Five years ago, I read quite a few books on theoretical Kabbalah (Gershom Scholem, Moshe Idel, Aryeh Kaplan), religion, philosophy, history. Once I started meditating a couple of years ago, my focus of reading shifted to a just one book with advice on practical Kabbalah meditation – Sefer Yetzirah.
However, it felt as though there were gaping holes in my knowledge and as I delved further those gaps came to light in full glaring Technicolor. So now my study schedule looks like this…. And this is just the beginning:
- Sunday – free time for any book not touched in ages.
- Monday to Thursday
My plans for future study include:
- · Go through the whole of the Prophets and Writings, preferably with multiple commentaries
- · Study all of Mishneh once (expected duration 4-7 years)
- · Study all of Gemmarah once (expected duration 7 years)
- · Study all of Abraham Abulafia’s works (expected duration 7-14 years)
- · Study all of Shulchan Aruch and Mishneh Torah (unknown duration)
- · Study the Zohar (unknown duration)
- · Study the works of Maharal of Prague, Rabbi Eliezer of Germizah, Rabbi Chaim Vital, Rabbi Moshe Cordovero, Rabbi Yoseph Gikatilla (unknown duration).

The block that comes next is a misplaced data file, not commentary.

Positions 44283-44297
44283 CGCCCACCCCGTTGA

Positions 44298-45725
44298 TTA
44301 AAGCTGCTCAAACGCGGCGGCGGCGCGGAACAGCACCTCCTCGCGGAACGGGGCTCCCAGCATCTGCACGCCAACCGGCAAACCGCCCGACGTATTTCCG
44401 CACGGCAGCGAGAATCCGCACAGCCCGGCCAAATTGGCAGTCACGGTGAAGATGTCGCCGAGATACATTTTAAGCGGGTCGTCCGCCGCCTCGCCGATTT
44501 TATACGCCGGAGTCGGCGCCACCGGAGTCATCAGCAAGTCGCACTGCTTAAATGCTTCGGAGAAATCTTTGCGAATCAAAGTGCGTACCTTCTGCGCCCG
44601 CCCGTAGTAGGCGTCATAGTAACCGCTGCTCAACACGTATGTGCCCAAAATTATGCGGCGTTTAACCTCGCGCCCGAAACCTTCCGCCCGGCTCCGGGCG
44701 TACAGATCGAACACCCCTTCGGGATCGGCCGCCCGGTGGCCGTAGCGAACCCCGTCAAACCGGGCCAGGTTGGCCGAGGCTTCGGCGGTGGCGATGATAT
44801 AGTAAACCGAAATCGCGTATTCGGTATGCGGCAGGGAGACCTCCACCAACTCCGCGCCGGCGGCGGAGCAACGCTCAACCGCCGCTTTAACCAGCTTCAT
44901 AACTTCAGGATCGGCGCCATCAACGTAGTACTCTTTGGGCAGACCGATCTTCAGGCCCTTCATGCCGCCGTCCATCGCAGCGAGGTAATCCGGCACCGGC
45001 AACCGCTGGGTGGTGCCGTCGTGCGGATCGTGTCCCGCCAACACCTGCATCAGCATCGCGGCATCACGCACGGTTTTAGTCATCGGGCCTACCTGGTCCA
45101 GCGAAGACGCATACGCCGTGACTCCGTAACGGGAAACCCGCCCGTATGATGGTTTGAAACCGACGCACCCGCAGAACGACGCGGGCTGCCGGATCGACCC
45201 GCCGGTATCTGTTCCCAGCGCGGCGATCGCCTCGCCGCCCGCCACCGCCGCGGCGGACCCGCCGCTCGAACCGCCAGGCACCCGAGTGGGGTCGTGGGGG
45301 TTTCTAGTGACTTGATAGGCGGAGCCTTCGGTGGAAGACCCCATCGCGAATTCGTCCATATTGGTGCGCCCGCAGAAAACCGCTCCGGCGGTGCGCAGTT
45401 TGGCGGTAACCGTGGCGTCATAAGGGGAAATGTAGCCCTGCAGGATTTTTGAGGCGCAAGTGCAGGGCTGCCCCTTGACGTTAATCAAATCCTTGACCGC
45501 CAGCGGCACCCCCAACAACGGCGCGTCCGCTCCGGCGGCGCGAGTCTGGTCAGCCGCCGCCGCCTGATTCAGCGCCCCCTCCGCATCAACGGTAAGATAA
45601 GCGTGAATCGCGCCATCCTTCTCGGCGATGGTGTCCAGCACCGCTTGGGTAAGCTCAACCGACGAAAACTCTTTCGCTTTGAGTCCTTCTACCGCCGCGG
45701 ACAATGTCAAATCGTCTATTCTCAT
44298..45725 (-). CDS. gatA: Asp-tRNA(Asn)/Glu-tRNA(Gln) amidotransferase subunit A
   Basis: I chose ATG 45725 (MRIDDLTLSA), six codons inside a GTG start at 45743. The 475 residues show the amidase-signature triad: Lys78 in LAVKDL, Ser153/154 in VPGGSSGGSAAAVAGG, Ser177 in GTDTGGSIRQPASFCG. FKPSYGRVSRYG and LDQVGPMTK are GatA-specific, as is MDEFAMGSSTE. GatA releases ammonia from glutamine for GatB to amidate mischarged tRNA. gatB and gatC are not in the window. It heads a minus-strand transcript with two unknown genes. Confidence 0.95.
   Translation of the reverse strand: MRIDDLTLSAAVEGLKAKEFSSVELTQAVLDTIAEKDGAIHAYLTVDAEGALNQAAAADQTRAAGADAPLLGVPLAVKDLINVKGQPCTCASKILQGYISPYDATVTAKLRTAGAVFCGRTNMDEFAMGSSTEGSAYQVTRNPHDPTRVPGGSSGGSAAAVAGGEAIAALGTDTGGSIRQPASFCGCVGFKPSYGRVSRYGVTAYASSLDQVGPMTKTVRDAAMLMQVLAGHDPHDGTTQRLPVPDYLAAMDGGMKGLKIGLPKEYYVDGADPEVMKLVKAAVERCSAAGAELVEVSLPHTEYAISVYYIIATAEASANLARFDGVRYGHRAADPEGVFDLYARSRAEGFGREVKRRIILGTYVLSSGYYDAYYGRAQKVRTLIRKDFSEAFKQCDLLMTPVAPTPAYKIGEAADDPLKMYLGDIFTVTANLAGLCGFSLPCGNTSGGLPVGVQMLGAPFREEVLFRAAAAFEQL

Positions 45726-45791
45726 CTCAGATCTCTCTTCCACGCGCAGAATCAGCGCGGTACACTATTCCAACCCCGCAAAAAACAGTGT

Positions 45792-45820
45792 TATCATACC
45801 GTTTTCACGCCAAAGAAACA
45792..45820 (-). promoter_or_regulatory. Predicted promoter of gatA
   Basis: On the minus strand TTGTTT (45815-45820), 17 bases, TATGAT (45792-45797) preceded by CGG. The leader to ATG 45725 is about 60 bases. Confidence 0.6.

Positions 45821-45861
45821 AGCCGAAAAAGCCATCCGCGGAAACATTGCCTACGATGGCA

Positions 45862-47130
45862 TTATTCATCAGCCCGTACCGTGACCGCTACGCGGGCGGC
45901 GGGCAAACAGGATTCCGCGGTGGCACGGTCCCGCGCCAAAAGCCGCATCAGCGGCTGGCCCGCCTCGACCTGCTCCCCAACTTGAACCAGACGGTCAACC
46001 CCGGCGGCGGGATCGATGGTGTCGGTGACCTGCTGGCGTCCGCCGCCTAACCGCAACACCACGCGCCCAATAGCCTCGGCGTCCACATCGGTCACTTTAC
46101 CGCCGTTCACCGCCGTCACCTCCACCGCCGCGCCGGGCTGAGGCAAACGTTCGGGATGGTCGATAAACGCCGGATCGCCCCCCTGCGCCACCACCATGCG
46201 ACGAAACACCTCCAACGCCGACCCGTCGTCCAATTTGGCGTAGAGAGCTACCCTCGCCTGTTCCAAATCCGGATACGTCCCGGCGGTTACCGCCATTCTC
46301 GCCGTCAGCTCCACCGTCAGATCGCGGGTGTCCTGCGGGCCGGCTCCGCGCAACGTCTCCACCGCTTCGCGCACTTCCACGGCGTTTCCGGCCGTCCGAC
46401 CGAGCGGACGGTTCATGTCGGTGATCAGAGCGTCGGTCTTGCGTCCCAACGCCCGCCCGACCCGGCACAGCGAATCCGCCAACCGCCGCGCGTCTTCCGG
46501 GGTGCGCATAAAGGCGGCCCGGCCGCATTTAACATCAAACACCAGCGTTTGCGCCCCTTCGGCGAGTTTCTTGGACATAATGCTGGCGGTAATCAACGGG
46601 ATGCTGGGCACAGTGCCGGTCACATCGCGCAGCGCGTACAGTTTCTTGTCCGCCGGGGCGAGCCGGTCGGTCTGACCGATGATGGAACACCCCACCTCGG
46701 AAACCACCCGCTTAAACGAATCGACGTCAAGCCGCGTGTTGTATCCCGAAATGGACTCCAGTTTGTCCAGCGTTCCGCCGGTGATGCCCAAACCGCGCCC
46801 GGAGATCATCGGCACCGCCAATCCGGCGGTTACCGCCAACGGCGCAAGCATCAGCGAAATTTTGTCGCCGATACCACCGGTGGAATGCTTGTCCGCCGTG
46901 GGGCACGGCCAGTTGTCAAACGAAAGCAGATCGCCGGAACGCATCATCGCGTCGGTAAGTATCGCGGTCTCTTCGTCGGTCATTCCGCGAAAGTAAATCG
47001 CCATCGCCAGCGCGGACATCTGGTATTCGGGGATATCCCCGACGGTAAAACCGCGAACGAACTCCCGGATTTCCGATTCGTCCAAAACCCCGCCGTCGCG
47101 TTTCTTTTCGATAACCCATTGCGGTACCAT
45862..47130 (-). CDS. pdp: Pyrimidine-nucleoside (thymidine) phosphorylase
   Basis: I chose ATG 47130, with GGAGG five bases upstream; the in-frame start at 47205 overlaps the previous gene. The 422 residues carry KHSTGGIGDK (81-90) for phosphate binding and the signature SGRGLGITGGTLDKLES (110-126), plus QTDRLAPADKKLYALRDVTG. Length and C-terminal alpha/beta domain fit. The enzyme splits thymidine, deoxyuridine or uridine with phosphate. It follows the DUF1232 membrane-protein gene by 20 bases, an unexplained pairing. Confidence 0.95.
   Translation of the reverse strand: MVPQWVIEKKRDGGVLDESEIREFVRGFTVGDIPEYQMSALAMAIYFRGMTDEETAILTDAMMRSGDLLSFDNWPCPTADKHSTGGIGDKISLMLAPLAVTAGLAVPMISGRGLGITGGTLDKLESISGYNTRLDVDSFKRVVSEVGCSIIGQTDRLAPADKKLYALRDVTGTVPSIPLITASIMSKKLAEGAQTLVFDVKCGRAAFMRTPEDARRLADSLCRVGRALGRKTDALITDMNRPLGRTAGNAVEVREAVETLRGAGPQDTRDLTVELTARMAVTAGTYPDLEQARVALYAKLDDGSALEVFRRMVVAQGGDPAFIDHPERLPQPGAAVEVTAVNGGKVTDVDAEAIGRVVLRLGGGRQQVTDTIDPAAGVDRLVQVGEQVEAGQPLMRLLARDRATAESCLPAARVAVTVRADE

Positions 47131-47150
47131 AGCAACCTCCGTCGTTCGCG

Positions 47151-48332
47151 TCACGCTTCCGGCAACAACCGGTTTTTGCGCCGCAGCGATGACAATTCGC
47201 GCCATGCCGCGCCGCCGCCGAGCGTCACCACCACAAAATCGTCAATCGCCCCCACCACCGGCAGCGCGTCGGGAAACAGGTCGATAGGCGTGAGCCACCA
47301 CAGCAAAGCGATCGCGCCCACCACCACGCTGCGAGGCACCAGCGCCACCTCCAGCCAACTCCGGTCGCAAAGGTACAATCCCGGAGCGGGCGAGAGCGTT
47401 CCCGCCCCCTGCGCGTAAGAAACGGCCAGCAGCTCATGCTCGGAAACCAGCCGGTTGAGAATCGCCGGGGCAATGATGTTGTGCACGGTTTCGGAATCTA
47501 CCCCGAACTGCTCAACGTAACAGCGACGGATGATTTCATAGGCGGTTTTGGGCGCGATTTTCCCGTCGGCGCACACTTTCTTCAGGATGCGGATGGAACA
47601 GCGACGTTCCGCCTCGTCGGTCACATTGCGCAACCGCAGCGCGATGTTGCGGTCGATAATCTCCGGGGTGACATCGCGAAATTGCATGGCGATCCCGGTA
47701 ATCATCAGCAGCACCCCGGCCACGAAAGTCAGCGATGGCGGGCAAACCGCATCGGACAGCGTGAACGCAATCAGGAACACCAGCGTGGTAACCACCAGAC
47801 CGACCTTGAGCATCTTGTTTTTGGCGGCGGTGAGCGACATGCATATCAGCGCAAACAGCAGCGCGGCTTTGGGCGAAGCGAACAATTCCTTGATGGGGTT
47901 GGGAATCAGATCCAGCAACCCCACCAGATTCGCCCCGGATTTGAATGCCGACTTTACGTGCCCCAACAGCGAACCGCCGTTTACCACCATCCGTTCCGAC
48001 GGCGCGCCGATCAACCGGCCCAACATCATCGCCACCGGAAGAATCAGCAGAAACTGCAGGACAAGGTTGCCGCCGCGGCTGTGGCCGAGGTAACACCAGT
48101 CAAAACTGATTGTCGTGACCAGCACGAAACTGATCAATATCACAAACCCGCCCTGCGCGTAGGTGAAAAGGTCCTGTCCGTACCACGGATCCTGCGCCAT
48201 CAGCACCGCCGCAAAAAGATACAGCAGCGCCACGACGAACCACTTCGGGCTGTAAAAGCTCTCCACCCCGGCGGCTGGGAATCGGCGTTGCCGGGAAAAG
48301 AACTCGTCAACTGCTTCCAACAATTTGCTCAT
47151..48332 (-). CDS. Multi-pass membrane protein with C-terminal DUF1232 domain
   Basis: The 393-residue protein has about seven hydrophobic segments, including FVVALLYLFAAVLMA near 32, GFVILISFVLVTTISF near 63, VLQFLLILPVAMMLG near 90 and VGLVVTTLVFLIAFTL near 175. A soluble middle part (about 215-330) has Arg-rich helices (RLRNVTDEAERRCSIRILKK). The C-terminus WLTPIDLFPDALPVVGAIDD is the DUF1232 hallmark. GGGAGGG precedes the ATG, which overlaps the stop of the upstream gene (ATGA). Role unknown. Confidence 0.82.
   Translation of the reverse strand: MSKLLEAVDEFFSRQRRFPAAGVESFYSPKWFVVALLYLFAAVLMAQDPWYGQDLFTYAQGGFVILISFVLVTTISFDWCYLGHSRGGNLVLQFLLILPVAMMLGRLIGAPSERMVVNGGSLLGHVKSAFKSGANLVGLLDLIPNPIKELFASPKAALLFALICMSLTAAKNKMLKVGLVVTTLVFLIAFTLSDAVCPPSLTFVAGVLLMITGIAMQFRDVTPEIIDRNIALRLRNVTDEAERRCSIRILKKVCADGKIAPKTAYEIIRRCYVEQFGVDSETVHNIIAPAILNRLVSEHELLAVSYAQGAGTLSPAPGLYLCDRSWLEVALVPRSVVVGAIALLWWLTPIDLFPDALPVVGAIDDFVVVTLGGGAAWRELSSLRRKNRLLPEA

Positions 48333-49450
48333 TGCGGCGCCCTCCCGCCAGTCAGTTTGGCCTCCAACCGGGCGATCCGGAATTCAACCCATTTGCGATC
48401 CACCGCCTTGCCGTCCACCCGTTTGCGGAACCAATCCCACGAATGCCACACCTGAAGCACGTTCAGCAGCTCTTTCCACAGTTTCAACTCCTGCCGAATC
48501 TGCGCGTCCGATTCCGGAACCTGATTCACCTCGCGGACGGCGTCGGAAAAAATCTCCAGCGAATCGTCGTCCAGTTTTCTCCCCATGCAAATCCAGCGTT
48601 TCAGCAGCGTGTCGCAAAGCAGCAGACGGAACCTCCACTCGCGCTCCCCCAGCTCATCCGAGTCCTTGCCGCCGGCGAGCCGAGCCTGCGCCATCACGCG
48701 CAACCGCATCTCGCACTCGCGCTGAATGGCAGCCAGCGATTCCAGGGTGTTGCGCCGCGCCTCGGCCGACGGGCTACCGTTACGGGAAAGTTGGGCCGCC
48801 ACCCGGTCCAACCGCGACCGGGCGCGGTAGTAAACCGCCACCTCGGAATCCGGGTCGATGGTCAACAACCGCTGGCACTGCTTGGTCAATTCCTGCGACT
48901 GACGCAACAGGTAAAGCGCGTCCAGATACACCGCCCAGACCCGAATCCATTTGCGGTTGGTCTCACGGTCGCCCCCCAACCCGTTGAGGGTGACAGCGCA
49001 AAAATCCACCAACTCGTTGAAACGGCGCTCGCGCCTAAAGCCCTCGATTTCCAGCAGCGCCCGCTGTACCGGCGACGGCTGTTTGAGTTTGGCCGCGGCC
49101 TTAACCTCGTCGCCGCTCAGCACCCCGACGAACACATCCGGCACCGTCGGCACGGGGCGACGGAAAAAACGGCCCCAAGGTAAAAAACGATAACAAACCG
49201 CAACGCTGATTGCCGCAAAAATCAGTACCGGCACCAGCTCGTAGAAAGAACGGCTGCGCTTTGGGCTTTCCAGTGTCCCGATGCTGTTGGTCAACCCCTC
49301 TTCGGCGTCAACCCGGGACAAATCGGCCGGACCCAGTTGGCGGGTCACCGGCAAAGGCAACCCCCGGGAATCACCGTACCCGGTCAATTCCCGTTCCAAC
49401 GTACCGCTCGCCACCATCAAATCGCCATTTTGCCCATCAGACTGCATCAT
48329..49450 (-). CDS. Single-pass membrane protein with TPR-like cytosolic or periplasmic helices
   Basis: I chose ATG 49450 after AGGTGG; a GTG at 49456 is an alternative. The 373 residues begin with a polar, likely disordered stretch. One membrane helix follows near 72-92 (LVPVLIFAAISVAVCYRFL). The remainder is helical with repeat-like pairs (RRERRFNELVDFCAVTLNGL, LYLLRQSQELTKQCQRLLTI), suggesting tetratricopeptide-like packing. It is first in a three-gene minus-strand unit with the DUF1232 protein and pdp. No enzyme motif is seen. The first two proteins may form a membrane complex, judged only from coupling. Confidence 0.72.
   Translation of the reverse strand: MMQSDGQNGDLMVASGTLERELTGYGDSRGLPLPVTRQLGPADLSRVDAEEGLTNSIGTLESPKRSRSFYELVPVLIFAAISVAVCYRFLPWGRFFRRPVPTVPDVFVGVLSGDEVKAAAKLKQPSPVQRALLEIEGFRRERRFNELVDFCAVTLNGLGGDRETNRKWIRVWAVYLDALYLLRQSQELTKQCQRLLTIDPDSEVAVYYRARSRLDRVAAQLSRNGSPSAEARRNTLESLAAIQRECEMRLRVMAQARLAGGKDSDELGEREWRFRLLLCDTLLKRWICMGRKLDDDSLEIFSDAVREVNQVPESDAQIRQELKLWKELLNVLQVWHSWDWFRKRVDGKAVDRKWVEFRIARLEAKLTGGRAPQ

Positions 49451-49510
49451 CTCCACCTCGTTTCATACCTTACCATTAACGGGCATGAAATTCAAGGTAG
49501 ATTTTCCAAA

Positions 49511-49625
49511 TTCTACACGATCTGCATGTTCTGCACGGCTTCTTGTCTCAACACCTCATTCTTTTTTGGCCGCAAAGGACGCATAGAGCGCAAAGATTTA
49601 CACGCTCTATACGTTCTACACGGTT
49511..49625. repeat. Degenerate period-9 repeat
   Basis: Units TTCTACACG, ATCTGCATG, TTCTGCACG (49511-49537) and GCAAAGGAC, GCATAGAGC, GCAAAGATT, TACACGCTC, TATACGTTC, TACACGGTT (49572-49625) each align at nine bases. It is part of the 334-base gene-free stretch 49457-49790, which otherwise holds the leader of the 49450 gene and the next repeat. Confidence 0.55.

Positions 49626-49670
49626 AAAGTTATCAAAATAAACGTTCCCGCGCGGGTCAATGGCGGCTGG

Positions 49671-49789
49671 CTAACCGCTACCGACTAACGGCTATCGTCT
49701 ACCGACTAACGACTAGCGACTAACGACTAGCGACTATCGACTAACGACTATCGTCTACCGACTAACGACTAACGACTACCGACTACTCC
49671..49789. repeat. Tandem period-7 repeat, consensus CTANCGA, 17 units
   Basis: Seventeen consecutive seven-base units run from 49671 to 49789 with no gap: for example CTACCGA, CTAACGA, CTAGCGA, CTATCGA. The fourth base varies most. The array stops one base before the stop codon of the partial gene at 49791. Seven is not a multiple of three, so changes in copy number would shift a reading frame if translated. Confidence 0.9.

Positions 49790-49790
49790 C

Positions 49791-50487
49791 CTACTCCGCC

- Continue to read works by academics including Moshe Idel, Gershom Scholem, Jim Davila, Rebecca Macy Lesses,… there are about another dozen or so other authors whom I would be eager to keep reading…. Then there are the new up and coming academics to consider…
Please note many of these books can be done in parallel. The main thing is to make time to study.
Pirkei Avot chapter 2, verse 7:
5. Hillel said: Do not separate yourself from the community; and do not trust in yourself until the day of your death. Do not judge your fellow until you are in his place. Do not say something that cannot be understood but will be understood in the end. Say not: When I have time I will study because you may never have the time.
I play a game with myself where I try to steal as much time as I can to study (and meditate). My travel bag has a number of books and Kindle, my phone has numerous MP3s and every minute of my 1 hour commute each way is spend reading books or listening to MP3s. Even on Shabbat morning in synagogue there are small gaps in which some study can be done – this is how I completed Maimonides “Guide to the Perplexed” in 10 page gulps and Yehuda Ha-Levi’s “The Kuzari”.